From what is published so far, it seems that the Prime Minister justified his thinking not by providing evidence from other countries that vouchers have proven to give better results at improved inclusion in society of our disabled children, but rather by saying that some of the budget for their educational needs, which Government has since 2008 mysteriously ‘capped’ at a mere and static €900,000, must be shared by other NGOs reducing the argument about best education to the level of a ‘popular choice’ of charitable handout !
Does such mean that this Government also plans to ‘cap’ and ‘voucherise’ educational and health services for the so-called normal so that a student can redeem one’s vouchers at private lessons rather than at the quality-controlled ITS, MCAST or University of Malta?
Does this mean that Government thinks it best that one requiring healthcare should seek treatment at unsupervised freelancers and perhaps at part-timers ?
How does Government propose to ensure that a ‘secondary’ market for these vouchers does not get created so that the vouchers cannot be bartered or cashed by parents/guardians to the disadvantage of their offspring who are unable to protest that not enough is being done to develop their own potential ?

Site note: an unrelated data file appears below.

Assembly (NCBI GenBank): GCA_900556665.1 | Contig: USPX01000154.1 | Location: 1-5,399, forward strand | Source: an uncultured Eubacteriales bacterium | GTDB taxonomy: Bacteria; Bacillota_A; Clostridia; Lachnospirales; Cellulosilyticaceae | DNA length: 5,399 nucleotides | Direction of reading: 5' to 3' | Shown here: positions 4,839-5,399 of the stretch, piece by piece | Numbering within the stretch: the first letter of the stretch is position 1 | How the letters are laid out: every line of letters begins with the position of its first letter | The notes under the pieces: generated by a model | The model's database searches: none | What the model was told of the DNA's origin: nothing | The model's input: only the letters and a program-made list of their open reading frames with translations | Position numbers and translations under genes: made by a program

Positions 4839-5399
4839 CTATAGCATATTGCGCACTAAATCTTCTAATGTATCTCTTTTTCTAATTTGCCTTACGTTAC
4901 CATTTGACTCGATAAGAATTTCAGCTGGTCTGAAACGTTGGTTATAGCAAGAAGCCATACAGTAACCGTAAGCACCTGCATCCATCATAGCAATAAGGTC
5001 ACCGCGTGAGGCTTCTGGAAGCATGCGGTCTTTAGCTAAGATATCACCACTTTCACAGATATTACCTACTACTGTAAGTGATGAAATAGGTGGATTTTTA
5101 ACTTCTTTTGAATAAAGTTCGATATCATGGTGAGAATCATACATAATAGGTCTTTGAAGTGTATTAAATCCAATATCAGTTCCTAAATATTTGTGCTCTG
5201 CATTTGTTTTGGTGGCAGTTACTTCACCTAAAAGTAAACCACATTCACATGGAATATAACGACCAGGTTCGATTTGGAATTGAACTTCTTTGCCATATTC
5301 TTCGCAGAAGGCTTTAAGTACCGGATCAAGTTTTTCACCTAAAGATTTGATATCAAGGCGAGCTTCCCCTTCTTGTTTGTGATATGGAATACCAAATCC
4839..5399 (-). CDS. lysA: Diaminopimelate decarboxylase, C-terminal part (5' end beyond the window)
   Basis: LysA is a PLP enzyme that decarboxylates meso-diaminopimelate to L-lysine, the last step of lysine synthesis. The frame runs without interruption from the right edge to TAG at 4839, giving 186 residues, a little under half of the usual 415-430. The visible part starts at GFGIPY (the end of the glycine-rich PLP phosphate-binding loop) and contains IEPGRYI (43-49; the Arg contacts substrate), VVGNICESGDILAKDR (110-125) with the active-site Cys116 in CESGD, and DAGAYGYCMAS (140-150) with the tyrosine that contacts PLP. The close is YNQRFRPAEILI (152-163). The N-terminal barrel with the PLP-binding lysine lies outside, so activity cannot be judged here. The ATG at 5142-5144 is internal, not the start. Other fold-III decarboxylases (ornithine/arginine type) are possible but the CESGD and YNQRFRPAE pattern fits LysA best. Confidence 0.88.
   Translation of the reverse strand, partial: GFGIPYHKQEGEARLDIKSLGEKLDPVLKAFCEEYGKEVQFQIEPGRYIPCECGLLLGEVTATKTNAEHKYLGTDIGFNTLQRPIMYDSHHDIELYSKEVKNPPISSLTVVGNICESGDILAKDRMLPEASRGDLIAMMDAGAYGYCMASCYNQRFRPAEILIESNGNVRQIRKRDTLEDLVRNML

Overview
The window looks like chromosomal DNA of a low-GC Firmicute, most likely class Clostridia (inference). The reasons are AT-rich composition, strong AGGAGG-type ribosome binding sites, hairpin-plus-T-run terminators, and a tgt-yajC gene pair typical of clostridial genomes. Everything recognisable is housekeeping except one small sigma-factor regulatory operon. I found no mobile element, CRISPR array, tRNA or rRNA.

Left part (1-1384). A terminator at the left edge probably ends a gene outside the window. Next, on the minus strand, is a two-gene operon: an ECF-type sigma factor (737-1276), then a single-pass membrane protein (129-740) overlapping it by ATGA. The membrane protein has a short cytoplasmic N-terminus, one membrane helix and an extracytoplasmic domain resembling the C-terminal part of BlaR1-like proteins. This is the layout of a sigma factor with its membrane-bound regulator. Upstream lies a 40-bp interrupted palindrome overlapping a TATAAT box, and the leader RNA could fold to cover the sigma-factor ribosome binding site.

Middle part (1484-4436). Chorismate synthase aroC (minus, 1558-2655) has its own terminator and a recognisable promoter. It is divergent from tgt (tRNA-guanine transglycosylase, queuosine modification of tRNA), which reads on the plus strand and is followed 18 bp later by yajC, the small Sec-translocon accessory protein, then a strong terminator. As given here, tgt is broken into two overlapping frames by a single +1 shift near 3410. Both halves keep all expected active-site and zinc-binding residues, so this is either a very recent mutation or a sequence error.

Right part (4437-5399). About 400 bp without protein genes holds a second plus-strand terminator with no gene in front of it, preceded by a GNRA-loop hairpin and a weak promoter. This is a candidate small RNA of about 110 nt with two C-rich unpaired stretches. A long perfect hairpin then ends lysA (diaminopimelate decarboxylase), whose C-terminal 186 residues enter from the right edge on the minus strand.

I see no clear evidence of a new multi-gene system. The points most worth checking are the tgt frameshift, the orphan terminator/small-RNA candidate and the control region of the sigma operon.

Without acting as a spokesman for INSPIRE ( to whom I have long volunteered my own services ), I feel I must say that the Education Department’s sudden awakening to the requirement of an audit of the services it subcontracts to providers is no threat whatsoever. INSPIRE has for a number of years already engaged international specialist auditors to certify and accredit the procedures of all it performs for the public under Government sub-contract agreement. Rather than foster division among NGOs, why does not Government incentivise amalgamation such that all rise together to the highest possible quality levels?
I am merely a parent of a 34 year old Down’s Syndrome daughter (with additional congenital eyesight problems) who was educated firstly for a 14 year period at a Rudolf Steiner school in England followed by a further 16 years at EDEN/INSPIRE. Like the majority of parents, I am not an educationalist by training and I fear that all I can do in the present worrying circumstances is to speak up for those like my daughter who perhaps are less fortunate and, above all, to pray God that those at present in authority make the right choice of acting in the direct interest of the mentally-challenged rather than in the interests of their own approaching tough challenge.